At the beginning of this adventure, we thought Big Data would allow us to keep data as it is and run complex queries and integrate it at query time. We quickly realized that with the growing volume of data, data modeling and governance are increasingly more important. Every IT project must now have a data strategy component.
Shift in Skills & Resource Requirements
We now look at skill sets and recruiting differently. The range of skills we need to analyze our data is becoming broader. While we will still need to build traditional dashboards, reports and OLAP cubes, an increasing number of our users will need to mine the data for discovery and insights using machine learning and statistical techniques. As a result, especially as a healthcare organization, we will need to bring users and their tools to where the data is, so they can take advantage of the technology hosting the data. We need data scientists who can intimately understand the data, master the technology to write complex scripts and interpret the results.
Complex Infrastructure Decisions
Big Data doesn’t make technology simple, but it allows a data analyst to concentrate on the data without worrying about the infrastructure. A Hadoop cluster manages its resources and monitors its processes. The cluster can automatically kill and restart processes without the user noticing it. The IT department must build a reliable infrastructure, and with Big Data infrastructure, decisions are more challenging and complex. The choices of technology in the Big Data space are vast.
“The first decisions are the most important ones: What environment do we need? How do we model our data? How do we get the data in and out of the cluster”
New and Constantly Changing
We realized that real experts in the field of Big Data are still rare. We sent one of our developers to training, and he knew as much as the instructor, if not more. The technology is changing fast, and we need to be ready for change. During the course of our project, we integrated the upgrade from Hadoop V1 to Hadoop V2. The Open Source community is great, and you will often get the right answer, but if not, you can look at the source code yourself.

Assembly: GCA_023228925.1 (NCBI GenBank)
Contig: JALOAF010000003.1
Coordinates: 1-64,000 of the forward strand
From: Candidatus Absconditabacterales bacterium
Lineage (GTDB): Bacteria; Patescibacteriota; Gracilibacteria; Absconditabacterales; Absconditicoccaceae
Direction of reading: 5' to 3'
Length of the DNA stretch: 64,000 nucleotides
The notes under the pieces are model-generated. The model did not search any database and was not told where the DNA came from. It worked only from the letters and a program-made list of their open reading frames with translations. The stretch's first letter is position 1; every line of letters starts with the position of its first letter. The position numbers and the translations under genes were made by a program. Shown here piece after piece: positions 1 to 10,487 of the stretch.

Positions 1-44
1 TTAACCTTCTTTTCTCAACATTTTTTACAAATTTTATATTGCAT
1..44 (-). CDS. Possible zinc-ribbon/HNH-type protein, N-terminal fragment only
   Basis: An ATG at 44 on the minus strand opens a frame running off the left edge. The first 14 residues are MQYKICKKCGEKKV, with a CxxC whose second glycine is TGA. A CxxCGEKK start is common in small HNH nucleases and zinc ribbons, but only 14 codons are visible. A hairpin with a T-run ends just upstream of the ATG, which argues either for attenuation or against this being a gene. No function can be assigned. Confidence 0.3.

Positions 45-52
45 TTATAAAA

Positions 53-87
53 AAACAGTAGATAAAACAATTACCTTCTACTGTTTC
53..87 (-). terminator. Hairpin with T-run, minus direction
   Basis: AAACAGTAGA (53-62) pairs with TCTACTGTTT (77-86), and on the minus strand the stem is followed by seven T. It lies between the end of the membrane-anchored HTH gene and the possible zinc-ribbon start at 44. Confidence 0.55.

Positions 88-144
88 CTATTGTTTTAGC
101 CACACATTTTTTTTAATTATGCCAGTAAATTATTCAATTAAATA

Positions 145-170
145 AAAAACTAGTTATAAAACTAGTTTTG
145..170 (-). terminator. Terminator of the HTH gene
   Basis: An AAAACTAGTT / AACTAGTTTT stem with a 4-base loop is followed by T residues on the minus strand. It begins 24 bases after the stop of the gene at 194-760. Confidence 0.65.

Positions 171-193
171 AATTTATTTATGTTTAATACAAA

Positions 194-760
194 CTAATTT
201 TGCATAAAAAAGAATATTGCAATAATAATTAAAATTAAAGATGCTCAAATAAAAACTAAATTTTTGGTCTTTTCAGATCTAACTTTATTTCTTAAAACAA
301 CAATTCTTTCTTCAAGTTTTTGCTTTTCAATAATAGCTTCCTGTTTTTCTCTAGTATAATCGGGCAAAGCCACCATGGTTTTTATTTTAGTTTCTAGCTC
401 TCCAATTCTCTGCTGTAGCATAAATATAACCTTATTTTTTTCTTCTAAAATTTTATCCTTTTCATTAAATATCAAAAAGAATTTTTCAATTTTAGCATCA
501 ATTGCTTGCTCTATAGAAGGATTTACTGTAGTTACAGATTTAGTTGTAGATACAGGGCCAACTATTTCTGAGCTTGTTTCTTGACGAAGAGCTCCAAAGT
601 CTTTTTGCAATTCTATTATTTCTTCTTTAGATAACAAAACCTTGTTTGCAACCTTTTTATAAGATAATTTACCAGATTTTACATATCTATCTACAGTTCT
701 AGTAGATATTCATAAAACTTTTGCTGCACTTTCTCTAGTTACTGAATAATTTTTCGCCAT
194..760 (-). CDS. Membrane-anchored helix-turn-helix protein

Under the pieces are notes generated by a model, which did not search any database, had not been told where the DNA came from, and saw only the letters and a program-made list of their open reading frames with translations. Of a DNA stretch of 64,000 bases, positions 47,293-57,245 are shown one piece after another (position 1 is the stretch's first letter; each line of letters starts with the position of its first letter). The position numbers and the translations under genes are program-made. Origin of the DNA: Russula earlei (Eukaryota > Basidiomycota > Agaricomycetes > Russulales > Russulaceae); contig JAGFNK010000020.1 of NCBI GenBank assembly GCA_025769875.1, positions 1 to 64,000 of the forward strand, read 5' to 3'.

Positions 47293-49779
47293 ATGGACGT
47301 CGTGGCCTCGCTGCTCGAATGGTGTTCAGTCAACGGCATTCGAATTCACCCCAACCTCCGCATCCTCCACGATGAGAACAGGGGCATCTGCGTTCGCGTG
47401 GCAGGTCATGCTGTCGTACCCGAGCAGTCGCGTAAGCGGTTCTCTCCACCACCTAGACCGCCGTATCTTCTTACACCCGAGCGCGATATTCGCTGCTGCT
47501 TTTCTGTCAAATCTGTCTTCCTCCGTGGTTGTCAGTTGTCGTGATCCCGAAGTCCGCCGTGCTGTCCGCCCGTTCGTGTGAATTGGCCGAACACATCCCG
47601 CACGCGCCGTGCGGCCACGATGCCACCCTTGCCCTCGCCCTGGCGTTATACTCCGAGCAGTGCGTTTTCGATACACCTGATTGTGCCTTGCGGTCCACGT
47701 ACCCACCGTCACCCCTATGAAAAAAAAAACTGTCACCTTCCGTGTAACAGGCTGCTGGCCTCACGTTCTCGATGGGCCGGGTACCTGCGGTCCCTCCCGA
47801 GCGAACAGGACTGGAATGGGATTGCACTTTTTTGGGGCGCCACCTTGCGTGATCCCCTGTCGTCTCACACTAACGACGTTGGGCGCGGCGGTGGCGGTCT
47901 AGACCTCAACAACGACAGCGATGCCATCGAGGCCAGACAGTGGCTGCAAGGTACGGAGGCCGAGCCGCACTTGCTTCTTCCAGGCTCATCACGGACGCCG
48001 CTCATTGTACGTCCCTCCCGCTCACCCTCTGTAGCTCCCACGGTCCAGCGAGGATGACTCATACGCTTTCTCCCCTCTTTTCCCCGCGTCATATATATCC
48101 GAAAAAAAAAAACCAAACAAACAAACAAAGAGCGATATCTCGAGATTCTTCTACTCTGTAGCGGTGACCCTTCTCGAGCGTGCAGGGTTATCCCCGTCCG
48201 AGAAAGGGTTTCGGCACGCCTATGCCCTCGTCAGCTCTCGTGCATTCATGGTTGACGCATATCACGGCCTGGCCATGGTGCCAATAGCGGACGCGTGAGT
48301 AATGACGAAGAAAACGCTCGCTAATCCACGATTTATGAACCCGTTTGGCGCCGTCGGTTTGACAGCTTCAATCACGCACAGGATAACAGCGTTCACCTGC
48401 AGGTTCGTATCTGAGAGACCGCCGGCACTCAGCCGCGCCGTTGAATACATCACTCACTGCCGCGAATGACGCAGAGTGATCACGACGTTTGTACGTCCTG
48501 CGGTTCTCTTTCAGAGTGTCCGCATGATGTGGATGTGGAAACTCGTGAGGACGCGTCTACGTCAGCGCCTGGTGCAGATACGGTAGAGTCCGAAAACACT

The driving force of our Big Data project was our main use case and the users waiting for the application. Having a small dedicated project team who were eager to learn was a big plus. Having the time and flexibility to try different technologies and solutions allowed us to really learn on our own, and make the right decisions. We knew that the first iteration of what we build would be temporary, but it would be part of our education, and would change quickly with the evolution of the technology.
There is more to do at New York- Presbyterian with Big Data. Our short-term priority is to consolidate and validate what we built. We are still earning new technologies, and we have other use cases on deck. Our long-term goal is to integrate our Big Data environment with our other NYP data environments, creating one platform allowing users and/or applications to search, mine and retrieve the information they need. Access to data fuels innovation, and, continuously improving at NewYork- Presbyterian’s access to data is the primary priority of our data analytics team.